Core Electronics Forum

Crimpers and connectors

I am hoping I can get some advice from all you knowlegeable Forum users about crimping tools. I currently use a small crimper that works successfully about 50% of the time - no doubt operator error but I also think they are very difficult to use. I am therefore looking at the ratchet type crimpers like the Core Electronics Pololu 1928 & 1929. Not much difference in price and while the Core Connector/crimping tutorial recommends getting both I am not ready to buy two that appear to do similar things with one just able to crimp heavier gauge wires. I will be using 22-28 gauge wire in low voltage circuits and connecting up Futaba (Pololu 1928 & 1927) and JST (both ph and the normal larger size).
So my question is can anyone advise from their experience if I can just buy the 1929 and it will work with all the cfonnectors that seem to have proliferated in electronic circuitry? Hope some one can help

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Hi Leslie
For the difference in price I would go for the larger one (1928). Although you seem not to need the extra size now it would be a shame if you needed it in the future and had to purchase another crimper because you didn’t spend the extra $11.

I don’t believe anyone could tell you that. There are a vast number of different crimp tools out there and I think the best the hobbyist can do is have one which seems fairly universal and hope it will do most jobs required of it. Whatever, anything decent will be expensive. I don’t believe there is anything like a “universal” crimp tool. Wago go close with their bootlace ferrule tool but I think you need to take out a loan to buy one. That’s quite a few years ago so things may have changed. Some of the tools we had available when I was working cost many hundreds and sometimes thousands $. Some so expensive you hired them for the duration of a production run and then returned them when not in use.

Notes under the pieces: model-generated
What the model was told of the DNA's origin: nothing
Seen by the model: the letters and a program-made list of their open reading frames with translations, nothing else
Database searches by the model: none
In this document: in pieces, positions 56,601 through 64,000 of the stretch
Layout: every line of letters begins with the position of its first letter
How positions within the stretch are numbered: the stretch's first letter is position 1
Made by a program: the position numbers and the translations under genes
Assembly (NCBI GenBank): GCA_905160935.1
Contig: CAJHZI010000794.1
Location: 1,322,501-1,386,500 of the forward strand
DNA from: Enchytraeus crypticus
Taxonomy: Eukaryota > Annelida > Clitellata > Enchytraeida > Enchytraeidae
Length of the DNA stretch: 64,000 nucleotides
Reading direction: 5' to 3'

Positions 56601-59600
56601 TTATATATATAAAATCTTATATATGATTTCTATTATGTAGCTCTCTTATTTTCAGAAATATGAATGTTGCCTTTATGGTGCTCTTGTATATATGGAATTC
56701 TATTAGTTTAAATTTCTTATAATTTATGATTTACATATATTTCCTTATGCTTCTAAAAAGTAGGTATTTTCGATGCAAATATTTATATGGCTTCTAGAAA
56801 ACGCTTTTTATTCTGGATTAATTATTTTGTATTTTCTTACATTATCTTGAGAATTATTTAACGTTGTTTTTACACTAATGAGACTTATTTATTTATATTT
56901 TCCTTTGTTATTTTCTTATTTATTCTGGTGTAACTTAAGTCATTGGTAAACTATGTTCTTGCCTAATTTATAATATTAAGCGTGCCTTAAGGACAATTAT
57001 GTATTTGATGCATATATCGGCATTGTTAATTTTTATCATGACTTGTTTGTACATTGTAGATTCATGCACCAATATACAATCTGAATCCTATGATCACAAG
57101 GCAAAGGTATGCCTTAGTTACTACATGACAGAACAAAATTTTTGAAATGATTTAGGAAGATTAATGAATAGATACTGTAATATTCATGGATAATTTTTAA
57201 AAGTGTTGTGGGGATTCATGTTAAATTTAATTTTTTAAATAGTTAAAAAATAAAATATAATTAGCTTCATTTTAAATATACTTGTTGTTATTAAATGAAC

Cheers Bob

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Pololu’s product page actually has some clearer info on them.

Personally I’d go with the larger one. If you need something more universal it’s worth getting the Engineer Co. brand ones:

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+1 on Engineer gear, every 3D printer builder I talk to recommends them. Didn’t know core stocked them! Would’ve saved me some shipping time…
-James

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Hey All,

Excellent conversation! PS: a wise engineer once showed me some X-rays of some crimped connections and how solid they are when done 100% right.

PS: Core also has a tutorial on crimping up your own cables and sheds some light on some of these topics!

Liam.

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100% right is the keyword here. The correct tool and crimp for the application and wire size plu some TLC and crimps have some advantages over solder. The main ones being. No dry or otherwise bad solder joints, no “wicking” of solder back up the wire, usually some built in strain relief.
Cheers Bob

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What a great group of responses from everyone. I really thought the Pololu crimpers would get top marks but it seems you all (other than Robert)think the Engineering Co brand are the go to tool. Quite a bit more pricey than the Pololu crimpers but I suppose it is like all good tools - buy it once and you will have it forever and long after the cost is forgotten. Still it hurts to put my hand in my pocket for something an amatuer like me needs.
The Engineering Co website list of tested connections, once you work out what the codes sort of mean, is very useful although what it also demonstrates is the incredible range and type of connectors now in use in the world. No wonder I was confused when just looking at the JST 2 pin. I can only hope that while there is this incredible variety many of them use compatible parts - or is that just wishful thinking? Here is the link for those interested - its a google Doc

Thanks for all the comments. I hope the thread is of some use to others seeking enlightment.

Regards

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I have not seen in person the Engineering Co tool and they may well be the best of this style available I hesitate to comment specifically.
While this style of crimper is very popular there are several varieties on the market, obviously some of better quality than others. The thing I have against this type is repeatability. The amount of compression you get would depend on how strong your hand is. The advantage of a ratchet type is this is the same for all crimps and it won’t release until the crimping force is reached so repeatability would be somewhat better.